By Mamadou Dem
Continuing with her defence before Magistrate Fatou Darboe of the Banjul
Magistrates’ Court, Ms Carayol added that the evidence of Mr.Omar Bangura (PW6) shows that there were some imports taken out of the ports since 2010 which are yet to be paid for.“How did Direct Delivery System Work?,” quizzed her attorney HawaSisay Sabally.
According to the accused, during this process, the importer applies to
the Commissioner General at GRA to have his/her goods or items
delivered without payments of duties or taxes for a brief period of 23
days which she said is permitted by law.
She said the importer will give reasons for making such applications
but it is the discretion of the commissioner general to approve or
disapprove the application and then minute it to the commissioner of
customs and finally to the Deputy Commissioner of Enforcement for
disposal of the goods where they are located, i.e., Sea Port or
Airport. Thereafter she said the importer and the GRA enter a bond for
the payment of duties for goods or items Imported.
Ms.Carayol further informed the court that one custom entry can have ten
containers and at the same time a single entry can have one container
depending on the bill of laden. She added manifest is a document used
in carrying goods either by land, sea or air which contains the
importer or exporter and principal address of the consignment for
export, weight quantity and description of goods carried.
Responding to another question from her attorney, Dw1 intimated that the
manifest wasn’t close because goods were cleared without any custom
declaration to serve as a supporting document to enable them close the
manifest by quoting the receipt number, the registration number and
date of payment.
When asked by her lawyer whether the manifest is in both hard and soft
copies, the witness replied in the affirmative.
“Who prepares the manifest at GRA?” Mrs.Saballyenquired?
The witness replied that the Shipping Agent sends it to the GRA
Management who in turn downloads it in their system; adding that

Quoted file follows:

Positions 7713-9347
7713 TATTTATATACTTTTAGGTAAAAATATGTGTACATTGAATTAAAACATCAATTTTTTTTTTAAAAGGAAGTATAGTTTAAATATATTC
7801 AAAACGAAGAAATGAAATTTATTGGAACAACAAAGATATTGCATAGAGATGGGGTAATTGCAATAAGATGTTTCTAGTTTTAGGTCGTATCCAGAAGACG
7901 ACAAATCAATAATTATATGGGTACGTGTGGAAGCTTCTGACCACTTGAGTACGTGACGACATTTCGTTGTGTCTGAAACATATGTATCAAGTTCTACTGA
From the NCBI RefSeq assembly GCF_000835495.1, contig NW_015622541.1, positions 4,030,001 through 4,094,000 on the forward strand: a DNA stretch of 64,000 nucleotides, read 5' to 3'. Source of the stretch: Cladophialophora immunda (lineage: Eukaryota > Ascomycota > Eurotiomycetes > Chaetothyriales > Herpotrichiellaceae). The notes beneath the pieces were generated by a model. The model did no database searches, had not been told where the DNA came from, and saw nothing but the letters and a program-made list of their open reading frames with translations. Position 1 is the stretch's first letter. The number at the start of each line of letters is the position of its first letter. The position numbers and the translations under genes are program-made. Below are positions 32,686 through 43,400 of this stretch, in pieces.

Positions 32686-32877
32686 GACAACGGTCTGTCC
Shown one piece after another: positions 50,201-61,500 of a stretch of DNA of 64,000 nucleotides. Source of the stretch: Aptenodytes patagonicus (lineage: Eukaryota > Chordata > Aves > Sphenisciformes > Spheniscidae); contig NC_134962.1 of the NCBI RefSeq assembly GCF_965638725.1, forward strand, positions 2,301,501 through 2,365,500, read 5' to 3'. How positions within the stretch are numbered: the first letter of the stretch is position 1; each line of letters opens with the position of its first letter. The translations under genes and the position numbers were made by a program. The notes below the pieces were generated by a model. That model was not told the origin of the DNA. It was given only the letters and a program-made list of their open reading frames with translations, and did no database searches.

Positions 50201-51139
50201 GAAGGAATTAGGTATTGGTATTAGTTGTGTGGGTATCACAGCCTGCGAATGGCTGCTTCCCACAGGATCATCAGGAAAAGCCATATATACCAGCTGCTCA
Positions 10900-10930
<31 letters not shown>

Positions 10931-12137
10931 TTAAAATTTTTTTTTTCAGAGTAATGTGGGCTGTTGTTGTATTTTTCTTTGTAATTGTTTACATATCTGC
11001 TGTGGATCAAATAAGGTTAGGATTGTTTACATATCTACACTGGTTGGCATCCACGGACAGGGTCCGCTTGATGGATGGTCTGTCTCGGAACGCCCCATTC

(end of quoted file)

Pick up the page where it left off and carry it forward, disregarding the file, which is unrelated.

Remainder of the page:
regarding the payment of a particular vehicle (Peugeot 406), she
said she checked in the system and found the following “OusmanSanneh care
of NumoSanneh.” She said she discovered in the system that
Numo Sanneh was the importer in Banjul.
“I called him and asked him for the receipt number for the payment of
the vehicle but he said he had paid. I told him no, but he asked me to
give him time to come with the receipts. He came to my office
accompanied by Omar Bangura (Pw6) and they gave me a receipt which I
checked in the system and found out that it was a forged receipt, not
an authentic one,” said the witness.
At that juncture, Police Prosecutor Assistant Superintendent of Police
(ASP) Musa Camara quickly interjected and argued that the witness
cannot determine a forged receipt; adding that the evidence given by
the witness amount to hearsay evidence which he said was inadmissible
by the court.
He therefore referred the court to Sections 19 and 21 of the Evidence
Act. Reacting to prosecutions objection, HawaSisay-Sabally submitted
that hearsay evidence is indeed admissible on the issue of forgery. She
said the witness said she checked in their system and discovered that
it was a forged one.
The objection was overruled; consequently the matter was adjourned
till 2nd and 7th of next month, 2015.
By Mamadou Dem